Mount Union Graduate Shares Story of Success

May 16, 2012

ALLIANCE, Ohio — When recent Mount Union graduate Judy Thoma first started classes in 1991, she had no idea what was in store for her future.

This year, 22 years after she began school, Thoma has a bachelor’s degree from Mount Union and many memories of her time as a student. Thoma, originally from Malaysia, is the wife of Dr. James “Jim” Thoma, associate academic dean and professor of human performance and sport business at Mount Union. After getting married in Malaysia, the Thomases moved to the United States with two children — Louise ’04 and Jonathan. Their youngest, Andrea, was born in Alabama.

After moving to Alliance, Jim began teaching at Mount Union and Thoma did a number of jobs out of her home, including catering, sewing and babysitting nine children. But Thoma, who enjoys being active, soon grew tired of the same routine and decided to take some classes at Mount Union.

“I always wanted to earn a degree,” she said.

Thoma started out taking three courses, but found the demands of coursework somewhat challenging due to the transition to college classes and limitations with the English language.

“It was stressful because you want to do the best you can,” she said.

The next semester, Thoma took two classes but still faced challenges. Originally an early education major, she decided after an observation that teaching wasn’t for her. She then struggled to decide what major she should pursue.

“I listened to my kids complaining about me not understanding them,” she said. “I think there are cultural differences — what I want them to be is different than how they are. They said, ‘Mama, we are now in America. It applies there (Malaysia) but it doesn’t apply here.’ I looked through all the available majors at Mount Union and found American studies. I took this path because I wanted to know more about American culture.”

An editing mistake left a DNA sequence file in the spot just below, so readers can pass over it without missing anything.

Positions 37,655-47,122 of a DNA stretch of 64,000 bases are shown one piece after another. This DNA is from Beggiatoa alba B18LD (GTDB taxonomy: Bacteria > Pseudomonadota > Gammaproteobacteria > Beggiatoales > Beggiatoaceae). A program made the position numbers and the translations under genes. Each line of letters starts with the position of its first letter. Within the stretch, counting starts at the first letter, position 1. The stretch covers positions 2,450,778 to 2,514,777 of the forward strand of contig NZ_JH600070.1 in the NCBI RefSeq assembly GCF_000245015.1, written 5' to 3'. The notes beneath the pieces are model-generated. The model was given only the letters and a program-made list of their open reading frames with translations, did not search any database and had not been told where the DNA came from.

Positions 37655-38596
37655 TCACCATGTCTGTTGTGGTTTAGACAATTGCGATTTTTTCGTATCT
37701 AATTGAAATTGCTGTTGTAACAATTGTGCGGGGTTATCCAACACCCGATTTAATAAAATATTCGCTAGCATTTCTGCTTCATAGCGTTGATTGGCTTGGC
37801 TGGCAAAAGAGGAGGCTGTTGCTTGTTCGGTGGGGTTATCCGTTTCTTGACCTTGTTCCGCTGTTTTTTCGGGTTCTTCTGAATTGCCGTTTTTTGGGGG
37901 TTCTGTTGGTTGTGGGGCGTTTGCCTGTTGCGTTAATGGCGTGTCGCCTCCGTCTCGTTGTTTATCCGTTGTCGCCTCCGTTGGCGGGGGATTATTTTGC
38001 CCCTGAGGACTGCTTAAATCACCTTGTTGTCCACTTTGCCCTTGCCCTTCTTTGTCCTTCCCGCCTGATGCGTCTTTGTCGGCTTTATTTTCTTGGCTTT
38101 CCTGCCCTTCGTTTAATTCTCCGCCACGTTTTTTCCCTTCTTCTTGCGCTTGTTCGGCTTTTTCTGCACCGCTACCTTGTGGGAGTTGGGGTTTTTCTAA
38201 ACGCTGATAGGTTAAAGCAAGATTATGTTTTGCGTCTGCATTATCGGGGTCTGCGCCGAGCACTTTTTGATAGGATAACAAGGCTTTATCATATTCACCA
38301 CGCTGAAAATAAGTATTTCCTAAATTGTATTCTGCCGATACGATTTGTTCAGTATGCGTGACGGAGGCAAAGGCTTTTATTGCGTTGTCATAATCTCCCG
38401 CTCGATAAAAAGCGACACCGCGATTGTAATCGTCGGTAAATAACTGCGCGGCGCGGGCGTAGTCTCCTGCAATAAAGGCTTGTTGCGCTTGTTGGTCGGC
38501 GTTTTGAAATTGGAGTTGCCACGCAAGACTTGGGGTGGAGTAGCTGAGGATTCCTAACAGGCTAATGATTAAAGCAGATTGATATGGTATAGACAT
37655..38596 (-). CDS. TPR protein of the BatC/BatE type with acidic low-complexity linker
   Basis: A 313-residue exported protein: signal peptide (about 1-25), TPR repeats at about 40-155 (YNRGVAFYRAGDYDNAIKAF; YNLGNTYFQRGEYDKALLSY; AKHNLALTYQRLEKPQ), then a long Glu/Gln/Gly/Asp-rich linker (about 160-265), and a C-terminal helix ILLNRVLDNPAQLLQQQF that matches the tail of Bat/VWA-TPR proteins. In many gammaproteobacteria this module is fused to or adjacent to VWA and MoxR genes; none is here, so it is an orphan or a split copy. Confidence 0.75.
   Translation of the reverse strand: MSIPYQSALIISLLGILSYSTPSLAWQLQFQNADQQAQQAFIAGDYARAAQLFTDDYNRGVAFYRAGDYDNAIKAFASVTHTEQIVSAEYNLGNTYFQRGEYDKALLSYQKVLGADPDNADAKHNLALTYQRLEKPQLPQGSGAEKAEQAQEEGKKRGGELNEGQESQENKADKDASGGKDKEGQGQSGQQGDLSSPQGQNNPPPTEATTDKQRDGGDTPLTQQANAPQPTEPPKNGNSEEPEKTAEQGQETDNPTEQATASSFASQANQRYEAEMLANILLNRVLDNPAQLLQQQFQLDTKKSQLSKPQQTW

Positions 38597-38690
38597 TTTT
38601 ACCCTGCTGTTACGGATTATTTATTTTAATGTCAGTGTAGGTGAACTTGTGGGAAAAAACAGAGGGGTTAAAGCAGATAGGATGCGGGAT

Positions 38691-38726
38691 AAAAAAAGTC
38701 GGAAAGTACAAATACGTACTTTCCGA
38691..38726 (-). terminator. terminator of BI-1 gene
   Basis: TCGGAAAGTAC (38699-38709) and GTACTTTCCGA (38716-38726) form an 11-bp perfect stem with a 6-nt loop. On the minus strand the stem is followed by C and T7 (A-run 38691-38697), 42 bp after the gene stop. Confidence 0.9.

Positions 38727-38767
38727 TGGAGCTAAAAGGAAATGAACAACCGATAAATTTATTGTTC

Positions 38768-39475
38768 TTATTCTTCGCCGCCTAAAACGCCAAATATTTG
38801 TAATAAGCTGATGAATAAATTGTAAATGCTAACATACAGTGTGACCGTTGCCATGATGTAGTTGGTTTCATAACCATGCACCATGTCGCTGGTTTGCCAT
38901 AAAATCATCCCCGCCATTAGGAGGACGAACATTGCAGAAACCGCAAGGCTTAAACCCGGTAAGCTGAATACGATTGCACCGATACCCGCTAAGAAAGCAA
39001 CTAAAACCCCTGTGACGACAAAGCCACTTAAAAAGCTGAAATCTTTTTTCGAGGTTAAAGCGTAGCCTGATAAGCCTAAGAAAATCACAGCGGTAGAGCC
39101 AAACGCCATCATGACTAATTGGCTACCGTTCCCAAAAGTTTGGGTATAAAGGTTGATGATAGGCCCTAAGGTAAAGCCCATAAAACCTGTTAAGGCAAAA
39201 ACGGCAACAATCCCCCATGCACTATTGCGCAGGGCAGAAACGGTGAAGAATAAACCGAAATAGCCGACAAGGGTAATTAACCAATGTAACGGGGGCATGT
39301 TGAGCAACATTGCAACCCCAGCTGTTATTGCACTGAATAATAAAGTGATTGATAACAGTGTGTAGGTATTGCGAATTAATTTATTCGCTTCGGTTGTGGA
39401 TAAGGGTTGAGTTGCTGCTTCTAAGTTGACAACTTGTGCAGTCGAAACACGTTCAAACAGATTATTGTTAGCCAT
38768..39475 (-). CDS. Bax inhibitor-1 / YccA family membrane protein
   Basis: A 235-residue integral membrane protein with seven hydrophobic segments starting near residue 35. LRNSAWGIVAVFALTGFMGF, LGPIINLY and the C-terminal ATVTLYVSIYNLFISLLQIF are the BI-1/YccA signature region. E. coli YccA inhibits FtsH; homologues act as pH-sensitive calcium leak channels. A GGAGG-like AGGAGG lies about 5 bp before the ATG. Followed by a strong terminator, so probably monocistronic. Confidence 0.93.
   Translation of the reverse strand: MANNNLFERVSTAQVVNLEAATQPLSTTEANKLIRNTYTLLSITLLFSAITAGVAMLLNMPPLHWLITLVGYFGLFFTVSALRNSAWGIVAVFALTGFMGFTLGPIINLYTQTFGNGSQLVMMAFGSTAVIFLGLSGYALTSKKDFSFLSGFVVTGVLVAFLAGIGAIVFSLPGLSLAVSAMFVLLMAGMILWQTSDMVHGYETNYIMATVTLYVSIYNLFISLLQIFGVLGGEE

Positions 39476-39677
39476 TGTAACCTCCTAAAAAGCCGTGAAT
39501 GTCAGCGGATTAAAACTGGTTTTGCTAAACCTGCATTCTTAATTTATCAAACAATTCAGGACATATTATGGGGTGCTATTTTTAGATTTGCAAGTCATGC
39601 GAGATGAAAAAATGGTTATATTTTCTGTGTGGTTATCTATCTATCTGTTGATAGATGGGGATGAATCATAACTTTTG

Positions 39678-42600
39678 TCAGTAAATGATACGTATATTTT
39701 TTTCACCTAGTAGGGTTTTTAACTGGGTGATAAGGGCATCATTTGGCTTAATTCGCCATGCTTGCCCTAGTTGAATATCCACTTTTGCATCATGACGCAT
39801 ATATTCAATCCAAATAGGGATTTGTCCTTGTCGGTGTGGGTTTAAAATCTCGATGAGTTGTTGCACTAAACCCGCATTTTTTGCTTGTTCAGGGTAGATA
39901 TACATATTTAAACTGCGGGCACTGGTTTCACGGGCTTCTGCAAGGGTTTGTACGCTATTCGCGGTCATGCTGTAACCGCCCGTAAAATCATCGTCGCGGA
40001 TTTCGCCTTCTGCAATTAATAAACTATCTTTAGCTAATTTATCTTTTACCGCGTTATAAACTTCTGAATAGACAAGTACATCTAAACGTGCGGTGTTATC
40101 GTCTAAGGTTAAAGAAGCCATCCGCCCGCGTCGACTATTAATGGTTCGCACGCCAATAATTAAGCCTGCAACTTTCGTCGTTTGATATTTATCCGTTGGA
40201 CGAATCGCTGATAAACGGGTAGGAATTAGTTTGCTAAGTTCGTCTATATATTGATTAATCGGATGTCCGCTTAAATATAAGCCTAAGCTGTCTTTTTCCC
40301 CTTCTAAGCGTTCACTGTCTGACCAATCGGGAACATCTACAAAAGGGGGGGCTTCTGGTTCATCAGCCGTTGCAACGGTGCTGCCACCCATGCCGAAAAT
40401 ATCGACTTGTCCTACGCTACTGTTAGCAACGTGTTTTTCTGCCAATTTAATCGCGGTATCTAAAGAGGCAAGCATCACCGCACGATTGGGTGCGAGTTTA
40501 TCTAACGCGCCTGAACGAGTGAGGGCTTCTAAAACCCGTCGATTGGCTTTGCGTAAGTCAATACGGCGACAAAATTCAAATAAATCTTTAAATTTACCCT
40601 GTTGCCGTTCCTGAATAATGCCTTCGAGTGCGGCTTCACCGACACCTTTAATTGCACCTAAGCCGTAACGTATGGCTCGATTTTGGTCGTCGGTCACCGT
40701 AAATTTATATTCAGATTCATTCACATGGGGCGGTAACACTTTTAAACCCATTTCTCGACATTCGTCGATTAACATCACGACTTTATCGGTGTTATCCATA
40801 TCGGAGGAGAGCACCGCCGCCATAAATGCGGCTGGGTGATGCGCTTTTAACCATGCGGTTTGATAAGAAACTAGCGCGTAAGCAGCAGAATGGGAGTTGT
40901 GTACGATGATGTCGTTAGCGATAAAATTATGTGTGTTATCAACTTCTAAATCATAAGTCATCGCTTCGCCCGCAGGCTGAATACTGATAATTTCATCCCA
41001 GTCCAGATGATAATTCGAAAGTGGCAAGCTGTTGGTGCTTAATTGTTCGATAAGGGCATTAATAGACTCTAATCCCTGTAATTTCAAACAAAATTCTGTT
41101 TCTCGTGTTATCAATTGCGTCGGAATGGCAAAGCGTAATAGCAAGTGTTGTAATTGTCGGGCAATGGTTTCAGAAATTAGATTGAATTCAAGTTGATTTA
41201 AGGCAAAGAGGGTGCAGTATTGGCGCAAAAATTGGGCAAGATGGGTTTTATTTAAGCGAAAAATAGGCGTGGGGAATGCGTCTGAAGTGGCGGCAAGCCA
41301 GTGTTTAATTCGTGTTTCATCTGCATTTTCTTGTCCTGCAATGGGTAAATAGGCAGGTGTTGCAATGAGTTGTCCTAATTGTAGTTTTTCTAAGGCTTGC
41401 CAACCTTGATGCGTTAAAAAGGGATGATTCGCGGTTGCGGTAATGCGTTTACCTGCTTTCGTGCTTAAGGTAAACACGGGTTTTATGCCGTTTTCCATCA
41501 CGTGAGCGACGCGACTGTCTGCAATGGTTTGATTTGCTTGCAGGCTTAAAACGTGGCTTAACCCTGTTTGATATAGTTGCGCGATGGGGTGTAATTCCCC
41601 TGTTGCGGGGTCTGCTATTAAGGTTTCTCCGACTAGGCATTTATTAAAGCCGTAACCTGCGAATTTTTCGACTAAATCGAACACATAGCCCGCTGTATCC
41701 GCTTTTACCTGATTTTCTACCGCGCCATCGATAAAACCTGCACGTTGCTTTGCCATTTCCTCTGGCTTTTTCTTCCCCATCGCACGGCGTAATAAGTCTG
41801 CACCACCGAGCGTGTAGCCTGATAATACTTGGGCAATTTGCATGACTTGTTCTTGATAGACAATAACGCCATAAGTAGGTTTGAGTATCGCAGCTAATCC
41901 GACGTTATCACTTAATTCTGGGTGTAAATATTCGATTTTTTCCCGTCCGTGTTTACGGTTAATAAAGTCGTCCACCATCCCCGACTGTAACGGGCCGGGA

Thoma enjoyed the American studies major and learning about pop culture, gender, teenagers, marriage and relationships in the United States.

“American studies was a perfect fit for me to become more aware of what’s going on in America,” she said. “Before it was like I was living in my own world because that’s what I was comfortable with. I learned about it bit by bit without being frustrated.”

Thoma continued taking a class or two at a time for the next several years, until her daughter Louise encouraged her to become a full-time student, which she did for her last three semesters.

“She said, ‘I know you have good grades but you will never be a real student if you don’t become full time,’” Thoma recalled.

As a full time student, Thoma immersed herself in her studies, often staying at the library until 2 a.m. She also enjoyed interacting with other students while on campus.

“I talked to a lot of people,” she said. “One semester, my goal every morning was to say ‘Hi’ to as many students as I could. I loved it. The students teach you a lot of things. They are all different but they bring in all their own little things.”

Thoma said one secret to her success as a student was not being afraid to be herself. She became known to other students as someone who went above and beyond for class projects and skits, volunteering to play the role of a mother, a protestor and a gangster on different occasions.

“That’s how I see my life,” she said. “Why hold back? It’s part of learning. You want to see how far you can go — how daring and how true to yourself you are. If you care all the time about what other people think, then you can’t move out of your box.”

Now that she has earned a degree, Thoma sees herself working at a job that allows her to be active.

“I’m a people person. I have my degree so I can do whatever I want.”

Though she now has a bachelor’s degree, Thoma sees her education as far from being completed.

“I’m already looking at graduate school,” she said. “Education is very important to me and education doesn’t just mean academia — it can be anything. I think if you learn new things every day, it makes your life full.”

Thoma’s family members are proud of her accomplishments at Mount Union.

“I have to admire her for the dedication and energy she put into it,” Jim said. “She felt like she was a normal student. The students that know her treat her just like anybody else.”

“I think it’s great and it speaks to her determination to follow through with the things she starts,” Louise said. “Her turning point was deciding to go full time which I really encouraged her to do because she was spending way too much time on one class. She did it, and she got done faster and excelled.”


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